I can be kind of a nut when it comes to organizing certain things. If there is a way to minimize thought and/or processing, I will find and utilize it. One of the many reasons I love Linux/Open-Source is the freedom customize everything. By tweaking your bash prompt, one can promptly determine information about their working environment.

The prompt is generated from the contents variable PS1, which can be changed on the fly as one experiments.

## Default Prompt in Fedora
# PS1='[\u@\h: \W]\$ '
[username@host_name basedir]$ echo $PS1
[\u@\h \W]\$
[username@host_name basedir]$ PS1='[\W]\$ '
[basedir]$ PS1='[\u@\h: \W]\$ '
[username@host_name basedir]$

The escaped characters are expanded into properties of the system. For example, the default PS1 mentioned above is translated into: [username@hostname basedir]$ . For more information, RTFM: info bash and goto node “Printing Prompt” aka “6.9 Controlling the Prompt”.

lemma: I want to mention some configuration items for my preferred SCM tool: git . The color options really help with use of git in a terminal.

## Colorize git output for: branch, diff, interactive, status
$ git config --global color.ui auto
## Start gedit when text input is needed (commit message, etc)
$ git config --global core.editor gedit
## Set the merge-tool to meld (my preference) 
$ git config --global merge.tool meld

For more git configuration(s), consult the Git Pro book online .
What if you wanted something that’s not supported by the escaped characters? For example, wouldn’t it be nice to know what git branch you are on? The source of this feature is in git-prompt.sh .

How-to add git branch to prompt for single user or without sudo:
$ cp -v /usr/share/git-core/contrib/completion/git-prompt.sh $HOME/.git-prompt.sh
$ echo $'
source $HOME/.git-prompt.sh
PS1=\'[\\u@\\h: \\W$(__git_ps1 " (%s)")]\\$ \'' >> ~/.bashrc
## ... or just add the following lines to .bashrc (without the #)
# source $HOME/.git-prompt.sh
# PS1='[\u@\h: \W$(__git_ps1 " (%s)")]\$ '
How-to add git branch to prompt for all users (with sudo):
$ sudo cp -v /usr/share/git-core/contrib/completion/git-prompt.sh /etc/profile.d

If you keep in mind these files get parsed when you login, your prompt should look like: [username@hostname git_repo_dir (master)]$ . Now we have a bunch of useful text but not really presented in a useful way; this is where the color comes in. One can change the color of the output (even in scripts) with escape sequences. For example, the \e[34m sets the output to blue, which is followed by the text you want to echo (“Hello Blue World”) followed by a reset back to the default color environment \e[0m .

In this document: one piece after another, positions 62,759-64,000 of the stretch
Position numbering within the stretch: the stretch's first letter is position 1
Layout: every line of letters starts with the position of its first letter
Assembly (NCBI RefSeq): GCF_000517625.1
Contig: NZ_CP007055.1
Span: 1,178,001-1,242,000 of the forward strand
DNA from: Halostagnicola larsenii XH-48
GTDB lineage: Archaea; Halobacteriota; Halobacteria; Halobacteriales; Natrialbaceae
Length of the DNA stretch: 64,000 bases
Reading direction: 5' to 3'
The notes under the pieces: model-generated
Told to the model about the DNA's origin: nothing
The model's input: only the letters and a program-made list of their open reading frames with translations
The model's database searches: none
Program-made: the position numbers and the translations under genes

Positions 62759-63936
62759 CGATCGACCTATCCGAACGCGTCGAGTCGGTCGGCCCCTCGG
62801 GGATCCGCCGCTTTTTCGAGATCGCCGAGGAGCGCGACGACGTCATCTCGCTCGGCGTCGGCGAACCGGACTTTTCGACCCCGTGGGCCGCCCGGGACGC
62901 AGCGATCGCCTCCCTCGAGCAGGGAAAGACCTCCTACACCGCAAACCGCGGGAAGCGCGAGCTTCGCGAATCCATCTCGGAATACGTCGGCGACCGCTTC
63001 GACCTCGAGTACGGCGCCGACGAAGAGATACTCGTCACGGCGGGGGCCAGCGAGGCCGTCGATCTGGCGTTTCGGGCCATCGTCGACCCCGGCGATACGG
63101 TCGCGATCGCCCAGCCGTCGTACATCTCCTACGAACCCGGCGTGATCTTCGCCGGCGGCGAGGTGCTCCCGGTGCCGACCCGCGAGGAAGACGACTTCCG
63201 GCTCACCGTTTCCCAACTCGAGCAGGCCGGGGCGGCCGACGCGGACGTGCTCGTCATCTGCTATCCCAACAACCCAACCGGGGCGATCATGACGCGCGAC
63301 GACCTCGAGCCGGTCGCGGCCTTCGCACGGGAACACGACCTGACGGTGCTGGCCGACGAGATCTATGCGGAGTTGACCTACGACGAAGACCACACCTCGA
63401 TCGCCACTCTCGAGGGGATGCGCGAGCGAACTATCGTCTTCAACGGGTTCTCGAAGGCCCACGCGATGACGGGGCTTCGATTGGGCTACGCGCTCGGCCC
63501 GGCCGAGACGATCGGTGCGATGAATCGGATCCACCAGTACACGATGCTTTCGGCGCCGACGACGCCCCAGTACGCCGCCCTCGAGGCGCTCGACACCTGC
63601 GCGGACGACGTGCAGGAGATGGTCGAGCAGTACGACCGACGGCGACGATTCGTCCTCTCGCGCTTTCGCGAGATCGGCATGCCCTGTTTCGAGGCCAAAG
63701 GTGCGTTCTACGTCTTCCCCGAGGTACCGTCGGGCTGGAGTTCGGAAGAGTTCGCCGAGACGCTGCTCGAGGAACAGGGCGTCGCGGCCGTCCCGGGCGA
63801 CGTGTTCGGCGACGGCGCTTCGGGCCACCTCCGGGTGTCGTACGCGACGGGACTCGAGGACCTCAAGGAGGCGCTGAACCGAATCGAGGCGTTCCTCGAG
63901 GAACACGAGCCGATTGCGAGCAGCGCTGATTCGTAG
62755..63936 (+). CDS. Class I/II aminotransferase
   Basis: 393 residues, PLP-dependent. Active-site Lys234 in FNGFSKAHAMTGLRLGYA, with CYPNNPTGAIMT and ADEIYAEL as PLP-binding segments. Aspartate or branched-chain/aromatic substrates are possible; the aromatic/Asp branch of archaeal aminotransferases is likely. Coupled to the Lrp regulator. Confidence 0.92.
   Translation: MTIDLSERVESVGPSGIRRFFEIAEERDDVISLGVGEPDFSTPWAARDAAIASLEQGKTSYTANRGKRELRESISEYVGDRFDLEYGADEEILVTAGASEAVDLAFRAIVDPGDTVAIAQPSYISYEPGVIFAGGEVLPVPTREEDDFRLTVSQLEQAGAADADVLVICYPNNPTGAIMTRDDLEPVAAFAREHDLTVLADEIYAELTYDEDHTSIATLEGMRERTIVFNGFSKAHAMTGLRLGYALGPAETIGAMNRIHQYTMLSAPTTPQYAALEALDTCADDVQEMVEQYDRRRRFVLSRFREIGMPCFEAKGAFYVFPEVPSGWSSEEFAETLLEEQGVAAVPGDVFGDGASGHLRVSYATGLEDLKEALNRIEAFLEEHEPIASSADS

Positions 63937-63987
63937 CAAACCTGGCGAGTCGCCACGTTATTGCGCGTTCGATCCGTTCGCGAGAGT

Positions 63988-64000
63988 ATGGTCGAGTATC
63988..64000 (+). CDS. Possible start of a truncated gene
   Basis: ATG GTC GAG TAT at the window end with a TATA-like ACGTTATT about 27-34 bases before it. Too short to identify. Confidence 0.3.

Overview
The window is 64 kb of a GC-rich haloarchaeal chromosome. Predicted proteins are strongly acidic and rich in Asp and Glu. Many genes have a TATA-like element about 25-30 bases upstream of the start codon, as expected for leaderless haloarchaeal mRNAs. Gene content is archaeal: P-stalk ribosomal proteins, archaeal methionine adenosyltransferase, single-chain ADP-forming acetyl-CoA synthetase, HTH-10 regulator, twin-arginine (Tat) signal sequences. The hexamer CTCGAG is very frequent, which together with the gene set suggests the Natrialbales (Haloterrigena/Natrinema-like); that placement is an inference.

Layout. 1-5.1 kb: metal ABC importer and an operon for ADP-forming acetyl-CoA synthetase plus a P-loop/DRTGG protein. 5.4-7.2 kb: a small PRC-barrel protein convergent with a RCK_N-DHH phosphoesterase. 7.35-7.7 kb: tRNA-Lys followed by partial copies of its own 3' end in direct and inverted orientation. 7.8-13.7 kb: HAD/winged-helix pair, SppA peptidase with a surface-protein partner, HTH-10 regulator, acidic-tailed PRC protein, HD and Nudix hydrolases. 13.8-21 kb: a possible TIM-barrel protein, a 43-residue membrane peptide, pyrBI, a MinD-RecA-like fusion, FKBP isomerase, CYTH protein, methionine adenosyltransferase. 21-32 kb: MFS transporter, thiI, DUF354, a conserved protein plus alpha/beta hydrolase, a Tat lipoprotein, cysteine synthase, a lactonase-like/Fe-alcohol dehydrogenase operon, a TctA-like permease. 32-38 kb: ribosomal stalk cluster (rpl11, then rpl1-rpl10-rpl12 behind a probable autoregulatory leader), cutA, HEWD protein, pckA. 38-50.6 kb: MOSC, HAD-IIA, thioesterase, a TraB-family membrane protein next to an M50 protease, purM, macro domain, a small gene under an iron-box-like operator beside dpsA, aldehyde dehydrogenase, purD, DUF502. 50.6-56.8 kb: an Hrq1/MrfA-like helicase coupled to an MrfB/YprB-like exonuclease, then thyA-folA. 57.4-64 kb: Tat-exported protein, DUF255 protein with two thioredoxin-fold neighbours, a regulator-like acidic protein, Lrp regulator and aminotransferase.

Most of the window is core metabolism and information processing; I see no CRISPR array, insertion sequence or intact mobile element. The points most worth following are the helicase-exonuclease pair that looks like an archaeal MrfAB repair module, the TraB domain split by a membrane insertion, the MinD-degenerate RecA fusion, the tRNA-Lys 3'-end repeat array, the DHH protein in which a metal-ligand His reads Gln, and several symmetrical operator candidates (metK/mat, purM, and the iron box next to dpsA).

$ echo -e 'Hello \e[34m'"Blue"'\e[0m World'
Hello Blue World

Personally, I prefer to use a different method, which uses tput from the ncurses package because it looks cleaner.

$ echo -e "Hello $(tput setaf 4)Blue$(tput sgr0) World"
Hello Blue World

By default, Fedora is configured with a pallet of 256 terminal colors. The following code will print the full color map and perhaps provide some understanding of how the tput command is used.

for ((x=0; x<$(tput colors); x++));
  echo -e "${x}:\t$(tput setaf ${x})color\t$(tput bold)bold\t$(tput sgr0; tput setaf 0; tput setab ${x})background$(tput sgr0)"; 

Some of the subtleties of the command above: once you set a property its stays set and sgr0 resets all the properties. Since you have RTFM by this point, you know that any non-printing characters (the ones that set color) need to be surrounded with escaped brackets \[\] in a prompt. In other words, put escaped brackets around any tput command sequence.

tip: tput reset will reset all the terminal properties. While you’re playing around with the prompt ( PS1 ), you may need to reset everything.

Unfortunately, I sometimes have to work in a environment where Ubuntu is the Linux distribution used by the developers. In most cases, a chroot provides an easy clean way to: not be held hostage by the build environment. Consequently, I like to know what environment I’m building in so I put the chroot in my in my prompt, which is same format you would see in a mock chroot in shell mode.

.bashrc – colored prompt
if [ "x$debian_chroot" != "x" ]
## We're in a debian chroot
  echo -e "$(tput bold)CHROOT: $debian_chroot $(tput sgr0)"
  JAIL='<\[$(tput bold)\]${debian_chroot}\[$(tput sgr0)\]>'
## No Jail
if [ -z "$PS1" ]
  source $HOME/.git-prompt.sh
  if [ "$(tput colors)" = "256" ]
    PS1="${JAIL}[\[$(tput setaf 33)\]\u@\h \[$(tput bold;tput setaf 46)\]\W\[$(tput sgr0; tput setaf 15)\]\$(__git_ps1 \" (%s)\")\[$(tput sgr0)\]]\$ "
    PS1="${JAIL}[\[$(tput setaf 6)\]\u@\h \[$(tput setaf 2)\]\W\[\e[0;97m\]\$(__git_ps1 \" (%s)\")\[$(tput sgr0)\]]\$ "

These are the resulting prompt from add the above to .bashrc .

colored prompt
[username@hostname sandbox_dir]$ 
colored prompt inside a git repo directory
[username@hostname git_repo_dir (branchname)]$ 
colored prompt inside a debian chroot
<chrootname>[username@hostname chroot_dir]$ 

Now that you have the prompt color coded, its easier to parse for the information you need at the moment. I’ll leave you with one last tip: consider changing the root prompt to an attention color—like red—so you can reduce those late night mistakes as root…